[6]  Zhabokritsky, A. et al. Barriers to HIV pre-exposure prophylaxis among African, Caribbean and Black men in Toronto, Canada. PloS One 14, e0213740 (2019).
In article      View Article  PubMed
 
[7]  African, Caribbean and Black Communities | The Ontario HIV Treatment Network. https://www.ohtn.on.ca/research- portals/priority-populations/african-caribbean-and-black-communities/.
In article      
 
[8]  Kraemer, M. U. G. et al. The effect of human mobility and control measures on the COVID-19 epidemic in China. Science 368, 493-497 (2020).
In article      View Article  PubMed
 
[9]  Wolf, M. S. et al. Awareness, Attitudes, and Actions Related to COVID-19 Among Adults With Chronic Conditions at the Onset of the U.S. Outbreak. Ann. Intern. Med. (2020).
In article      View Article  PubMed
 
[10]  Garrett, L. COVID-19: the medium is the message. Lancet Lond. Engl. 395, 942-943 (2020).
In article      View Article
 
[11]  Nicola, M. et al. The Socio-Economic Implications of the Coronavirus and COVID-19 Pandemic: A Review. Int. J. Surg. Lond. Engl. (2020).
In article      
 
[12]  Chung, R. Y.-N., Dong, D. & Li, M. M. Socioeconomic gradient in health and the covid-19 outbreak. BMJ. 369, m1329 (2020).
In article      View Article  PubMed
 
[13]  May 02, K. S. · C. N. · P. & May 2, 2020 4:00 AM ET | Last Updated: ‘Money’s not that important’: African Americans in Georgia wary of returning to work as COVID-19 takes a toll | CBC News. CBC. https://www.cbc.ca/news/world/georgia-covid- african-american-1.5552910 (2020).
In article      
 
[14]  Devakumar, D., Shannon, G., Bhopal, S. S. & Abubakar, I. Racism and discrimination in COVID-19 responses. Lancet Lond. Engl. 395, 1194 (2020).
In article      View Article
 
[15]  (20) The African American Petri Dish. ResearchGate https://www.researchgate.net/publication/341115876_The_Africa n_American_Petri_Dish.
In article      
 
[16]  Women on the front line (2/3): Cashiers face ‘warlike’ conditions working under Covid-19. France 24 https://www.france24.com/en/20200429-women-on-the-frontline- 2-3-cashiers-face-warlike-conditions-working-under-covid-19 (2020).
In article      
 
[17]  Black Communities Are on the ‘Frontline’ of the COVID-19 Pandemic. Here’s Why. The Root https://www.theroot.com/black- communities-are-on-the-frontline-of-the-covid-19-1842404824.
In article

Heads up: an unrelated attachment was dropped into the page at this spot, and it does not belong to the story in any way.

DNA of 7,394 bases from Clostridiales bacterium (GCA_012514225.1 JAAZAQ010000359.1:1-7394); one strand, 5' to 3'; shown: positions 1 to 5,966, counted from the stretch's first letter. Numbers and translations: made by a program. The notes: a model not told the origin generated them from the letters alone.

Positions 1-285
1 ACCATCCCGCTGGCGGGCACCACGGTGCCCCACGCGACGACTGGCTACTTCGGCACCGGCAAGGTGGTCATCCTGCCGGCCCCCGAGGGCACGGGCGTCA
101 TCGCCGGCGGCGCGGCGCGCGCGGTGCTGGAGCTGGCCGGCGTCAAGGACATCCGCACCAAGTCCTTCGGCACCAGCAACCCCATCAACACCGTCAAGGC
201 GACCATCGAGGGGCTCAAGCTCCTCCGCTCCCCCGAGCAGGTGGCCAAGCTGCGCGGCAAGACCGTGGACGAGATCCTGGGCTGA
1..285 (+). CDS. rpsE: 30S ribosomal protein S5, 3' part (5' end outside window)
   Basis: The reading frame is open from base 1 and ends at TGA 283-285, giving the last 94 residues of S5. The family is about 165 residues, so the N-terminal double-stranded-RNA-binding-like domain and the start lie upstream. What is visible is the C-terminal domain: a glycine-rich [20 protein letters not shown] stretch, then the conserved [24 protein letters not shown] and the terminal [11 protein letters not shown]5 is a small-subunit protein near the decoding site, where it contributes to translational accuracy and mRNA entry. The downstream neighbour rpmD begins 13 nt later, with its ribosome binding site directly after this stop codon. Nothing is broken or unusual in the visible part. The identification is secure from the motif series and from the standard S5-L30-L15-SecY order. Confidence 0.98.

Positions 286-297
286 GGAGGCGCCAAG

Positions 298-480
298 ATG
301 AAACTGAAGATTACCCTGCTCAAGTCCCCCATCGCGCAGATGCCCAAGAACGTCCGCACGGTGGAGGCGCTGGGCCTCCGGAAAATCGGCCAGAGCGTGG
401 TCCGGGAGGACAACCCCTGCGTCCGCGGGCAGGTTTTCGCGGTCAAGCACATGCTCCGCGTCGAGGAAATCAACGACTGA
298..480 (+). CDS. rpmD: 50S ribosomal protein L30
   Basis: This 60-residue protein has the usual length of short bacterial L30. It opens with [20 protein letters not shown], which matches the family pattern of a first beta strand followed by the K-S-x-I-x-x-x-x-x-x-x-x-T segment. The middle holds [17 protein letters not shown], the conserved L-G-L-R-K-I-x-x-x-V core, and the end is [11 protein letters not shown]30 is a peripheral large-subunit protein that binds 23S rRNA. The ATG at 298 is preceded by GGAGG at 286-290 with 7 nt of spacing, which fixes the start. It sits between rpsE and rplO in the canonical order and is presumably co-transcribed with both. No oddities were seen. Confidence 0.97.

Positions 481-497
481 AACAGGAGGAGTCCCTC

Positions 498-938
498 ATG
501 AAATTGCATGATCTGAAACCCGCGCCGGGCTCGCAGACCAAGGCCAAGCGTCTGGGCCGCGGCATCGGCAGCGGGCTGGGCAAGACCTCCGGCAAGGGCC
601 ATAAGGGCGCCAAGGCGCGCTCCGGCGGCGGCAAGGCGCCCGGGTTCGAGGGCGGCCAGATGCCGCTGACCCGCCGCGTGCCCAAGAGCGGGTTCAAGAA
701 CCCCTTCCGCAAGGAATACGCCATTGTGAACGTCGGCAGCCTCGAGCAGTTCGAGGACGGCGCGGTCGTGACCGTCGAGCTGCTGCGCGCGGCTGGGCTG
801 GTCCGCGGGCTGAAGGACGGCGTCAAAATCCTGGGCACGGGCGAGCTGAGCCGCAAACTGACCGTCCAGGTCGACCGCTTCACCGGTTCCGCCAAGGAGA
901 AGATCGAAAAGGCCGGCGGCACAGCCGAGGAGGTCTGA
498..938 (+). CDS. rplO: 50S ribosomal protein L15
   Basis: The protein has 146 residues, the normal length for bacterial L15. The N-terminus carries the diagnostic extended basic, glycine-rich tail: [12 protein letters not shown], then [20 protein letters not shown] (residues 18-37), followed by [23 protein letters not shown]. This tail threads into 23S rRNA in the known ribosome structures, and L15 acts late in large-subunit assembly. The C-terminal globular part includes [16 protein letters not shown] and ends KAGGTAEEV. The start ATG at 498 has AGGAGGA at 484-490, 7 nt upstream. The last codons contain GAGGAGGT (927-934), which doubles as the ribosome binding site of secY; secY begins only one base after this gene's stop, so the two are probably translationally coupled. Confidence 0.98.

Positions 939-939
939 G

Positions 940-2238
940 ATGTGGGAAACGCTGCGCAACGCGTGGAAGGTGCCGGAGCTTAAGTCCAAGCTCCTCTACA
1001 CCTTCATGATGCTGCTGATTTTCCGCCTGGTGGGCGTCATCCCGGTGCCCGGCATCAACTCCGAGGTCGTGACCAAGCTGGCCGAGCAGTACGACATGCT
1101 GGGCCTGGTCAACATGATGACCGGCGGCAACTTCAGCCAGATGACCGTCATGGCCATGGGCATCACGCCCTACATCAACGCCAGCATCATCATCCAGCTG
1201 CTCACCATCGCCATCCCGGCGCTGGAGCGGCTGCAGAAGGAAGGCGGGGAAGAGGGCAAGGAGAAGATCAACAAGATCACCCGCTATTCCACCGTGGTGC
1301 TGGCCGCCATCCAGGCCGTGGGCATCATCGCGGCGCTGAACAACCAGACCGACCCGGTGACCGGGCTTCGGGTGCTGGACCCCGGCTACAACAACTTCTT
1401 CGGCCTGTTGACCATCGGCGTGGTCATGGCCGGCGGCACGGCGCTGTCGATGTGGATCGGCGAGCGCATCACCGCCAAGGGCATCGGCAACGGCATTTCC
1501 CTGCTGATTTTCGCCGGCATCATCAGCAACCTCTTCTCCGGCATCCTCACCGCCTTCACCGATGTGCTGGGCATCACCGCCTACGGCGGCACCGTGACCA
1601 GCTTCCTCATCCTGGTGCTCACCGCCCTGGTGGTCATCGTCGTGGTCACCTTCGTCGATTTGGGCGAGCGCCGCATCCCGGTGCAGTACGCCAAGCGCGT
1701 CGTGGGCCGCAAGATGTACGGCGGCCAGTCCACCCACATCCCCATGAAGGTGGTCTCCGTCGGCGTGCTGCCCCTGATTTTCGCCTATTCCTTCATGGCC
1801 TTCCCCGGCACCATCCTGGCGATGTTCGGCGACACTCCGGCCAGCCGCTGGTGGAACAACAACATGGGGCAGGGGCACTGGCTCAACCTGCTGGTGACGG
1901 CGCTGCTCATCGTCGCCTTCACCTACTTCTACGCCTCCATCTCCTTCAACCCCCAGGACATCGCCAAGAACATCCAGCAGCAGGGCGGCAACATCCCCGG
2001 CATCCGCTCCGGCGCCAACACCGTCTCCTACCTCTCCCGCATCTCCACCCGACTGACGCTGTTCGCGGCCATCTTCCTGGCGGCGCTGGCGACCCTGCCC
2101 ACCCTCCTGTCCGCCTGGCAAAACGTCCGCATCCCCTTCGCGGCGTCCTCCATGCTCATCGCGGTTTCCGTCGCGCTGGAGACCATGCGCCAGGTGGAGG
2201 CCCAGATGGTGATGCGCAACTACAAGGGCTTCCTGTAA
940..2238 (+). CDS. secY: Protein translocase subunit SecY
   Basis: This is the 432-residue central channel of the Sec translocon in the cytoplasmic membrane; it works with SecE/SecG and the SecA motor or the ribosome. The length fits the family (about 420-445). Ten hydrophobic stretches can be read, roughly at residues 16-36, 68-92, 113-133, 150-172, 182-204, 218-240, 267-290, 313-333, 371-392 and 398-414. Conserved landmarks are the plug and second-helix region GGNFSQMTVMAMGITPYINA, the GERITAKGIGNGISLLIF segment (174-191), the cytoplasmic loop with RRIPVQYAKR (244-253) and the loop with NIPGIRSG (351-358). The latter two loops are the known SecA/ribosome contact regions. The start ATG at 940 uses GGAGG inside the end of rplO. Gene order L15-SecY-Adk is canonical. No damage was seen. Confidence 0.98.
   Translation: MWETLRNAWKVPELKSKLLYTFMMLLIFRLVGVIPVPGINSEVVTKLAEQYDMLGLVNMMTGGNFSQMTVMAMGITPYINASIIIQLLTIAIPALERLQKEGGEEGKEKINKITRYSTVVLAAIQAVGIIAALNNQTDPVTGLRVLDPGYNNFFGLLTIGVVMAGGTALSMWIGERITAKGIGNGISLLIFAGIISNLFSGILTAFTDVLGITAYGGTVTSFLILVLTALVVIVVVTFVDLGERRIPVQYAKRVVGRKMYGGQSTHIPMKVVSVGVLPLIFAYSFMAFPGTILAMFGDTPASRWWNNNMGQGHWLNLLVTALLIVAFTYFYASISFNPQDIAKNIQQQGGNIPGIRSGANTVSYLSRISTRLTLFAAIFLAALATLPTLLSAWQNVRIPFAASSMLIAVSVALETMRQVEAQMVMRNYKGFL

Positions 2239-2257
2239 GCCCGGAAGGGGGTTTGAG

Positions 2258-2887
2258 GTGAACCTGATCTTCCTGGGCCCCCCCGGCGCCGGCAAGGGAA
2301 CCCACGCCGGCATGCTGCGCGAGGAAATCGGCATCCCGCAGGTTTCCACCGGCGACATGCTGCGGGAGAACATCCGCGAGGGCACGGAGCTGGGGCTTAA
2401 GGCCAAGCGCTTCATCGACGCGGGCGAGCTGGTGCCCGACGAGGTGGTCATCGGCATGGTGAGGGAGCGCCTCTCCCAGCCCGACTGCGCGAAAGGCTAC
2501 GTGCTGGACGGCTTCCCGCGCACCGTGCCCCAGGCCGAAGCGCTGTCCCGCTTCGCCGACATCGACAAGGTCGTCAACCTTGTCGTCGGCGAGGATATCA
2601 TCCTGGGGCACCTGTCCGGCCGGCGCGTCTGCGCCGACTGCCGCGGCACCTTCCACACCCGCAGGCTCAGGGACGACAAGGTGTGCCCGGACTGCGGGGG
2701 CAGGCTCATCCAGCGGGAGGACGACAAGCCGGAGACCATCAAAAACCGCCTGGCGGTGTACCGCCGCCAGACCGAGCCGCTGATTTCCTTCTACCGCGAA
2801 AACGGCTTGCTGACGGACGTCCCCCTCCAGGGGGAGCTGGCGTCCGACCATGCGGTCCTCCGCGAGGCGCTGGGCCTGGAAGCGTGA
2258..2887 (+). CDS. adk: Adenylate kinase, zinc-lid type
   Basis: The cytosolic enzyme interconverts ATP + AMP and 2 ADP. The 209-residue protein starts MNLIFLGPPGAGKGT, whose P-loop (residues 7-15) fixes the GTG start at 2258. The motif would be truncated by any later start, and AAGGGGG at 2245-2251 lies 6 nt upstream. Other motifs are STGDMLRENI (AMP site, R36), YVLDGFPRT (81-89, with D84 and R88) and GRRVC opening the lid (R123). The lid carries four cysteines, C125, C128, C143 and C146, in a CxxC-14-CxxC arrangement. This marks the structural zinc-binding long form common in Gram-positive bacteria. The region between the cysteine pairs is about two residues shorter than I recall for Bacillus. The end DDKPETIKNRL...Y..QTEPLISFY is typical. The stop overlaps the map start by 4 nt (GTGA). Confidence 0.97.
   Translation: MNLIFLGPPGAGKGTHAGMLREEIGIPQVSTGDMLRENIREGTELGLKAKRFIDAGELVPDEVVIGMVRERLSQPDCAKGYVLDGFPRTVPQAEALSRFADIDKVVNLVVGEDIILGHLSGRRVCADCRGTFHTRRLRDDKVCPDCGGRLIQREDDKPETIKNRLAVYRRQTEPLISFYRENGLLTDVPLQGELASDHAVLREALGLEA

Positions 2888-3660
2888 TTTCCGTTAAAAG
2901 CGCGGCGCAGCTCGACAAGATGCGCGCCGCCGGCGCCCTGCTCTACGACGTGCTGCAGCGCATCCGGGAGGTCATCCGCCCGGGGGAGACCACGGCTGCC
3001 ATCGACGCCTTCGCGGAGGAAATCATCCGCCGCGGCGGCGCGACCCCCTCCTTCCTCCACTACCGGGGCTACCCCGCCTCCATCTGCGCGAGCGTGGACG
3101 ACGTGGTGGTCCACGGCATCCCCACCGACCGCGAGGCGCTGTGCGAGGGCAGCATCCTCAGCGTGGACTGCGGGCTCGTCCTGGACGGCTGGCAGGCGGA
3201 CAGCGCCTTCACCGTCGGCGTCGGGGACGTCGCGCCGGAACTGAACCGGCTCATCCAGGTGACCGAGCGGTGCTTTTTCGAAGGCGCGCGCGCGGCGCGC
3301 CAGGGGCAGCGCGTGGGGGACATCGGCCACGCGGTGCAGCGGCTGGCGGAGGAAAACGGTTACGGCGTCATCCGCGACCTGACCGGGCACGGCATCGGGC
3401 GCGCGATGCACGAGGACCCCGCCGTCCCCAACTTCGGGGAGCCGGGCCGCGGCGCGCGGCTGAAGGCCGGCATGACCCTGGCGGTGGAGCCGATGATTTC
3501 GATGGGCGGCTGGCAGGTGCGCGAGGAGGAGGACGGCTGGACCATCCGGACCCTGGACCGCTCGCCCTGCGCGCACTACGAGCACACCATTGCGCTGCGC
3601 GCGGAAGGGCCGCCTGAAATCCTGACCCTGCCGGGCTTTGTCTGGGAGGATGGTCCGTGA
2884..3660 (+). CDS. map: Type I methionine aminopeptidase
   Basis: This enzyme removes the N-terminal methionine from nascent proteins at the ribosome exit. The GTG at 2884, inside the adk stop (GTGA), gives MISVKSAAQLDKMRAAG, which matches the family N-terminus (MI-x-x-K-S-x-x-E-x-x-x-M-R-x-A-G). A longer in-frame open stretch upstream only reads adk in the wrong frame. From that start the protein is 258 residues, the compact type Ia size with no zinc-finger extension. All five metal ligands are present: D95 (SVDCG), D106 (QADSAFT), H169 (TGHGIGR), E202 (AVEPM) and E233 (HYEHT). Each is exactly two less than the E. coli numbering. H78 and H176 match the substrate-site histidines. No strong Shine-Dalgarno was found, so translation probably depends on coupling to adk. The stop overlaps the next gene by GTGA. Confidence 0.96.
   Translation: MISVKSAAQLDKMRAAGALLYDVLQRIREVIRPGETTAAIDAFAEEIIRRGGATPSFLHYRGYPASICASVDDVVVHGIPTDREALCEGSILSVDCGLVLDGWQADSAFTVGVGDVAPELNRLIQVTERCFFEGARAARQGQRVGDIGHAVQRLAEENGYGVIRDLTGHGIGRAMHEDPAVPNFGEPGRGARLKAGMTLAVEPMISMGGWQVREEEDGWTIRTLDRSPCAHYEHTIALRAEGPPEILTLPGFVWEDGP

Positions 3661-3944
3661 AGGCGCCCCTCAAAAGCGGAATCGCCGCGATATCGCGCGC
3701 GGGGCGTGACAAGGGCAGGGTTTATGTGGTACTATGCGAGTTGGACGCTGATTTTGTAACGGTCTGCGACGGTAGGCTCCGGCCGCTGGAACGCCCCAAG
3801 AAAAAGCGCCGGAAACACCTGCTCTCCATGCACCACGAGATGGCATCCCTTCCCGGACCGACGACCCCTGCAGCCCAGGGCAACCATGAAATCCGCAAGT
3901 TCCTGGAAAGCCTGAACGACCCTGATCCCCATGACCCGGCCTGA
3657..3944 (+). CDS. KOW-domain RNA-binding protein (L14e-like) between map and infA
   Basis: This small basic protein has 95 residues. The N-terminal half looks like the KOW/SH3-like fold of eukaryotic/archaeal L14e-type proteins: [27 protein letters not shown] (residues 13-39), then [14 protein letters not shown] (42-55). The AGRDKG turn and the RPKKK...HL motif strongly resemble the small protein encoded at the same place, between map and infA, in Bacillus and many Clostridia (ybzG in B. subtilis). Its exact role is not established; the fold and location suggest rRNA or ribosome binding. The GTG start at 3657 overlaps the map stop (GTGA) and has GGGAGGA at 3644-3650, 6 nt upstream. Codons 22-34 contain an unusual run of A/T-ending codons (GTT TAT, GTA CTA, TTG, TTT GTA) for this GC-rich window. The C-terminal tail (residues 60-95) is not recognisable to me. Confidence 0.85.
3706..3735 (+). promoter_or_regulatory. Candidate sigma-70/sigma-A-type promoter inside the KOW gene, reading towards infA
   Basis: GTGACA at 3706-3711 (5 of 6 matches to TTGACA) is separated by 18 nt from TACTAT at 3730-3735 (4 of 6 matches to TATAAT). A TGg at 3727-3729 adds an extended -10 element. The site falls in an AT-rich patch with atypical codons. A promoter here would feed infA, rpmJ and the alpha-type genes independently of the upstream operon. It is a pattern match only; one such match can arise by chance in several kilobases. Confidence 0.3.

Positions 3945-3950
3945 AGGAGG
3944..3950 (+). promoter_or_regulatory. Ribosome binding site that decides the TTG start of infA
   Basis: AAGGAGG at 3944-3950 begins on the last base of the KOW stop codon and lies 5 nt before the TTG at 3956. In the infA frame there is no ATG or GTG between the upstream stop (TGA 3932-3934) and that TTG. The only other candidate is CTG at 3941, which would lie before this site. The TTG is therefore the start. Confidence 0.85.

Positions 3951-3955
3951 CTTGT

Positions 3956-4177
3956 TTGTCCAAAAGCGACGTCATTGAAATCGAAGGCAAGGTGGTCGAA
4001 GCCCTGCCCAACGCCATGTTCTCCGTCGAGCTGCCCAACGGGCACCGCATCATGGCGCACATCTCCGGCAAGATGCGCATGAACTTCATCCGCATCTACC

[18]  Canada’s ‘colourblind’ coronavirus data could leave officials blind to racial inequities - NEWS 1130. https://www.citynews1130.com/2020/04/07/canadas-colourblind- coronavirus-data-could-leave-officials-blind-to-racial-inequities/.
In article      
 
[19]  Health workers are the frontline soldiers against COVID-19. Let’s protect them | Africa Renewal. https://www.un.org/africarenewal/web- features/coronavirus/health-workers-are-frontline-soldiers-against- covid-19-let%E2%80%99s-protect-them.
In article      
 
[20]  Home. Association for Canadian Studies https://acs-aec.ca/en/main.
In article      
 
[21]  McKee, M. & Stuckler, D. If the world fails to protect the economy, COVID-19 will damage health not just now but also in the future. Nat. Med. 1-3 (2020).
In article      View Article  PubMed
 
[22]  Martínez-Martínez, O. A. & Rodríguez-Brito, A. Vulnerability in health and social capital: a qualitative analysis by levels of marginalization in Mexico. Int. J. Equity Health 19, 24 (2020).
In article      View Article  PubMed
 
[23]  New study finds higher social capital and trust leads to better COVID-19 response in some U.S. states | Research & Innovation. https://research.info.yorku.ca/2020/04/new-study-finds-higher- social-capital-and-trust-leads-to-better-covid-19-response-in- some-u-s-states/.
In article      
 
[24]  Vaughan, E. & Tinker, T. Effective health risk communication about pandemic influenza for vulnerable populations. Am. J. Public Health 99 Suppl 2, S324-332 (2009).
In article      View Article  PubMed
 
[25]  Rowel, R., Sheikhattari, P., Barber, T. M. & Evans-Holland, M. Introduction of a guide to enhance risk communication among low-income and minority populations: a grassroots community engagement approach. Health Promot. Pract. 13, 124-132 (2012).
In article      View Article  PubMed
 
[26]  (20) An Assessment of the Cultural Appropriateness of Emergency Preparedness Communication for Low Income Minorities | Request PDF. ResearchGate https://www.researchgate.net/publication/250146898_An_Assess ment_of_the_Cultural_Appropriateness_of_Emergency_Prepared ness_Communication_for_Low_Income_Minorities.
In article      
 
[27]  Bouye, K. et al. Pandemic influenza preparedness and response among public-housing residents, single-parent families, and low-income populations. Am. J. Public Health 99 Suppl 2, S287-293 (2009).
In article      View Article  PubMed
 
[28]  Abel, T. & McQueen, D. Critical health literacy and the COVID-19 crisis. Health Promot. Int. (2020).
In article      View Article  PubMed
 
[29]  Mkandawire, P., Arku, G., Luginaah, I. & Etowa, J. Informal transit, socio-spatial exclusion, and changing geographies of HIV/AIDS in urban Malawi. Afr. J. AIDS Res. AJAR 18, 81-88 (2019).
In article      View Article  PubMed
 
[30]  Etowa, J., Perley-Dutcher, L., Vukic, A. & Krekoski, B. Mentoring as a Resource for Aboriginal Nurses: Perspectives of Indigenous Knowers. Int. J. Organ. Divers. 14, 11-27 (2015).
In article      View Article